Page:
• Facebook: At F8 in April 2017, Mark Zuckerberg jumped ahead of the pack, declaring, “We’re going to make the camera the first mainstream AR platform.” Facebook’s opening gambit, Camera Effects, an open platform where developers can build features for the cameras living inside Facebook, Instagram, Messenger, and WhatsApp, would allow Facebook’s users to share AR content. Zuckerberg also envisions three types of future AR experiences: Objects augmented with information, like putting a restaurant’s reviews on its storefront; virtual objects layered onto reality, like turning a tabletop into a chessboard; and objects enhanced with effects, like adding a castle turret onto your house.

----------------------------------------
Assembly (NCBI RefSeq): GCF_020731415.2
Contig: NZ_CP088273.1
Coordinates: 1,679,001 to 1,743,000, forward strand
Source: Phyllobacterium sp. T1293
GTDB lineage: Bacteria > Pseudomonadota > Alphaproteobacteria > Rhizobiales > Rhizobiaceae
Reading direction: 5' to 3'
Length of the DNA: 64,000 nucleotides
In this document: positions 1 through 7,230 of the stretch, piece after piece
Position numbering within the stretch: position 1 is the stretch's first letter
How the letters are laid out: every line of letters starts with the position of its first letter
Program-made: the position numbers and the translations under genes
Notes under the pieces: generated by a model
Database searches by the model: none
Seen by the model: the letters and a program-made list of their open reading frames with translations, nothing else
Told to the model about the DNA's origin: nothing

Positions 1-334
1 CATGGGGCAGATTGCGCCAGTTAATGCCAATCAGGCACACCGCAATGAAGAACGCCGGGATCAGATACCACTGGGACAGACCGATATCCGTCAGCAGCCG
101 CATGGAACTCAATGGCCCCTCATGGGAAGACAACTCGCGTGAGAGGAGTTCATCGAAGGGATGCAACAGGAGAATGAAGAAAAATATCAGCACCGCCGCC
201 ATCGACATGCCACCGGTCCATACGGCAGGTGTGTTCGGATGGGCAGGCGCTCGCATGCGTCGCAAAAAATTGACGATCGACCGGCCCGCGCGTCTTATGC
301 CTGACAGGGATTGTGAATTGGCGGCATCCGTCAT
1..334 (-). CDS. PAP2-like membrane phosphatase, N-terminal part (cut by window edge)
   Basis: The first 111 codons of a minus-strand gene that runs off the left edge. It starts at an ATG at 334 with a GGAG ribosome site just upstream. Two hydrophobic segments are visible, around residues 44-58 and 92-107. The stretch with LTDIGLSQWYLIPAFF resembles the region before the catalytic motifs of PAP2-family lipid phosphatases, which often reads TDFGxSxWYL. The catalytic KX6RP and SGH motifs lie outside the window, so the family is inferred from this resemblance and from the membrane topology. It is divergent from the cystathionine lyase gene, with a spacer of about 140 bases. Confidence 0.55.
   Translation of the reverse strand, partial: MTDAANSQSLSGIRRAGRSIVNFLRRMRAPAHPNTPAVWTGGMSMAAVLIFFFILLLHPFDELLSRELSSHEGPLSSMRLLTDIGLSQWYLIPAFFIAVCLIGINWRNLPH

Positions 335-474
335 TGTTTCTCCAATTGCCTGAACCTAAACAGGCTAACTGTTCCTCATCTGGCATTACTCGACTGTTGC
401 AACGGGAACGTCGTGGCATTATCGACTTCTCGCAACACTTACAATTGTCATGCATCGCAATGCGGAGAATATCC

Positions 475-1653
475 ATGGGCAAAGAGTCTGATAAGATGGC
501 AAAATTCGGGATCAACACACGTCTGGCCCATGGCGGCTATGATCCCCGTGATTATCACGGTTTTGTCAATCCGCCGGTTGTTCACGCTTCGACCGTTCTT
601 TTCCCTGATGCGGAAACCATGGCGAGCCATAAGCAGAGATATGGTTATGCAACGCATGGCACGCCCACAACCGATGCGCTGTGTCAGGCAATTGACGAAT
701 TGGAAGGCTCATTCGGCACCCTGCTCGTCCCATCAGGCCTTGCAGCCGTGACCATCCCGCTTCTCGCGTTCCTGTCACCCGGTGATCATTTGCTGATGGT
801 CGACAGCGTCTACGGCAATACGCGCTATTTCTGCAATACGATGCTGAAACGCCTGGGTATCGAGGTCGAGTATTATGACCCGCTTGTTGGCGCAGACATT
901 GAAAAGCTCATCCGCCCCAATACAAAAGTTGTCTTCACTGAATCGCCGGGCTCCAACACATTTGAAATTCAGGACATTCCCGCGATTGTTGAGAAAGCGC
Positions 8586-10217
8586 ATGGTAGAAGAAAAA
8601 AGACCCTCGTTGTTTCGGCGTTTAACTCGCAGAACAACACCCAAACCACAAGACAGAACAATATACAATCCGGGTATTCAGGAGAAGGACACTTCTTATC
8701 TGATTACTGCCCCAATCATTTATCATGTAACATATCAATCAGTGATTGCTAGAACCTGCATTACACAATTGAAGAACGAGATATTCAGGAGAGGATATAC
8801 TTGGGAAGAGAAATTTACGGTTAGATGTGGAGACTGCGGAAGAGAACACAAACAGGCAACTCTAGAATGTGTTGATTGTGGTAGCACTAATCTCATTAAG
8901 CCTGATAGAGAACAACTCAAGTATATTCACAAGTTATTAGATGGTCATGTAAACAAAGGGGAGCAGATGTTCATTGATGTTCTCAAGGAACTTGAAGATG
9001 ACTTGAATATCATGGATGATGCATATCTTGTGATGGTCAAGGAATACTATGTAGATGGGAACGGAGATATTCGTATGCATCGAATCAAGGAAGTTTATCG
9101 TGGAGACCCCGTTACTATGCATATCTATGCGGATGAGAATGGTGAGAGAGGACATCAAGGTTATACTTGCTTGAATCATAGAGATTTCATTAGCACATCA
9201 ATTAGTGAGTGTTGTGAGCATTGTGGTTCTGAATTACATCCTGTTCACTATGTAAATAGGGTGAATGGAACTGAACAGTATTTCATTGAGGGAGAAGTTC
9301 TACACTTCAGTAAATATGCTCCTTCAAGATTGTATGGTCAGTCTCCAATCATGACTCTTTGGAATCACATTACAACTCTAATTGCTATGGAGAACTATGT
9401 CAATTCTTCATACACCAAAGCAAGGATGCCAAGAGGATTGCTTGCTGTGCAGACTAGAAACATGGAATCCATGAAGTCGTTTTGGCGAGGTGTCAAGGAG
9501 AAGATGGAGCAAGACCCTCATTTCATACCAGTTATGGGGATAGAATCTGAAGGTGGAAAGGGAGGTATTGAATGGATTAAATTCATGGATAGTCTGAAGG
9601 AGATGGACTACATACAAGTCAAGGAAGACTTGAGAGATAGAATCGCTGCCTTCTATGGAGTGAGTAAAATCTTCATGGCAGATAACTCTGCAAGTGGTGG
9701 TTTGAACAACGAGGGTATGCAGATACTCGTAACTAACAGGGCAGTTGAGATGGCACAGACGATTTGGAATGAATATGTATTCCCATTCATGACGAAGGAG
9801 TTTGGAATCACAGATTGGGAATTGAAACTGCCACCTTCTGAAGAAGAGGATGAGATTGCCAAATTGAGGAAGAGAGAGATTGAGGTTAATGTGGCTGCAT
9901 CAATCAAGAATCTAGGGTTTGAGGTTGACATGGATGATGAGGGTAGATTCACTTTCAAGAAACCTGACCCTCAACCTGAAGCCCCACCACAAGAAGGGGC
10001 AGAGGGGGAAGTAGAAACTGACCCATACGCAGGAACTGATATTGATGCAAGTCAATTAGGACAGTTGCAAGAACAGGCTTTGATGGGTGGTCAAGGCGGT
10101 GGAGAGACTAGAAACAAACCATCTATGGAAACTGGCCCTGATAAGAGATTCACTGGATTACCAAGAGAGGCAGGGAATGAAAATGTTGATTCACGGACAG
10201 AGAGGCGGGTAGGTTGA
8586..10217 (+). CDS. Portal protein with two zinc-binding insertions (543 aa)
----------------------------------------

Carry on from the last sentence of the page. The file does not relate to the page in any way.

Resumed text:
• Apple: In June 2017, Apple entered the fray with ARKit, which can move digital objects around in real space. Users can watch changing effects through the camera lens. Apple estimates that 200 million existing phones can run ARKit apps. They even teamed up with Ikea to help shoppers judge how virtual furniture will fit in their apartment, as well as examine the texture and see how light and shadows affect the colors.
  • Google: ARCore, the Android equivalent to ARKit, announced in August 2017, allows you to hold an AR creation in the palm of your hand. At least 100 million users can run ARCore today. ARCore can display an electric sports car in your living room - virtually. Choose features, explore under the hood in x-ray mode, then slide into the driver’s seat and take the car for a virtual spin.

Bring AR to marketing